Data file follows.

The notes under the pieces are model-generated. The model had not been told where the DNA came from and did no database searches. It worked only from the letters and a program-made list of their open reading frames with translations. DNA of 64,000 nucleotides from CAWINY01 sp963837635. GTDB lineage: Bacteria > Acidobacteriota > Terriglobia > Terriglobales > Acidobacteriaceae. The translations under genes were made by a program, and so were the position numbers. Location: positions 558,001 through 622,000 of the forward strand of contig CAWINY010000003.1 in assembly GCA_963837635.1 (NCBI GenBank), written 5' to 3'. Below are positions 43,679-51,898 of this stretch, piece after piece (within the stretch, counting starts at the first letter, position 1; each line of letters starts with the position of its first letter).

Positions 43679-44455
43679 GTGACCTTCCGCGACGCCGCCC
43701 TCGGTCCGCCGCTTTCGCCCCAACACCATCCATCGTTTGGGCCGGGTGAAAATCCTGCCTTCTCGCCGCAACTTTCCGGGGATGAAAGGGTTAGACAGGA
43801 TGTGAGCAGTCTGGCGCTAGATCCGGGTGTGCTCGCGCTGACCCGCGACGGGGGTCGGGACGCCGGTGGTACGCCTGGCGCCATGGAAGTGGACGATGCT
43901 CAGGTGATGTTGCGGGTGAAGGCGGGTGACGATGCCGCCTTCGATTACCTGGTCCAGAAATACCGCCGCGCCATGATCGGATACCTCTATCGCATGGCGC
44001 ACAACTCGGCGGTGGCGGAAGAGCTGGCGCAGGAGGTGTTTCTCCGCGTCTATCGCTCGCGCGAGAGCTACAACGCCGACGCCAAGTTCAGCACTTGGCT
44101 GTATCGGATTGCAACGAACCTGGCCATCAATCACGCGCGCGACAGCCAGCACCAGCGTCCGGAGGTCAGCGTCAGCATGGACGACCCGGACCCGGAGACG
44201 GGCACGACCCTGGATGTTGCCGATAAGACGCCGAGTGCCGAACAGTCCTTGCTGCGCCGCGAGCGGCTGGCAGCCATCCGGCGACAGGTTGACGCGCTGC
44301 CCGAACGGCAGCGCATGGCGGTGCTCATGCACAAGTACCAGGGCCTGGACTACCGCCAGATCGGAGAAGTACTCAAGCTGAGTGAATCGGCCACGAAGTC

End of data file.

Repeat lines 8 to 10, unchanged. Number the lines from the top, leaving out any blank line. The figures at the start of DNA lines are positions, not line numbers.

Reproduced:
44101 GTATCGGATTGCAACGAACCTGGCCATCAATCACGCGCGCGACAGCCAGCACCAGCGTCCGGAGGTCAGCGTCAGCATGGACGACCCGGACCCGGAGACG
44201 GGCACGACCCTGGATGTTGCCGATAAGACGCCGAGTGCCGAACAGTCCTTGCTGCGCCGCGAGCGGCTGGCAGCCATCCGGCGACAGGTTGACGCGCTGC
44301 CCGAACGGCAGCGCATGGCGGTGCTCATGCACAAGTACCAGGGCCTGGACTACCGCCAGATCGGAGAAGTACTCAAGCTGAGTGAATCGGCCACGAAGTC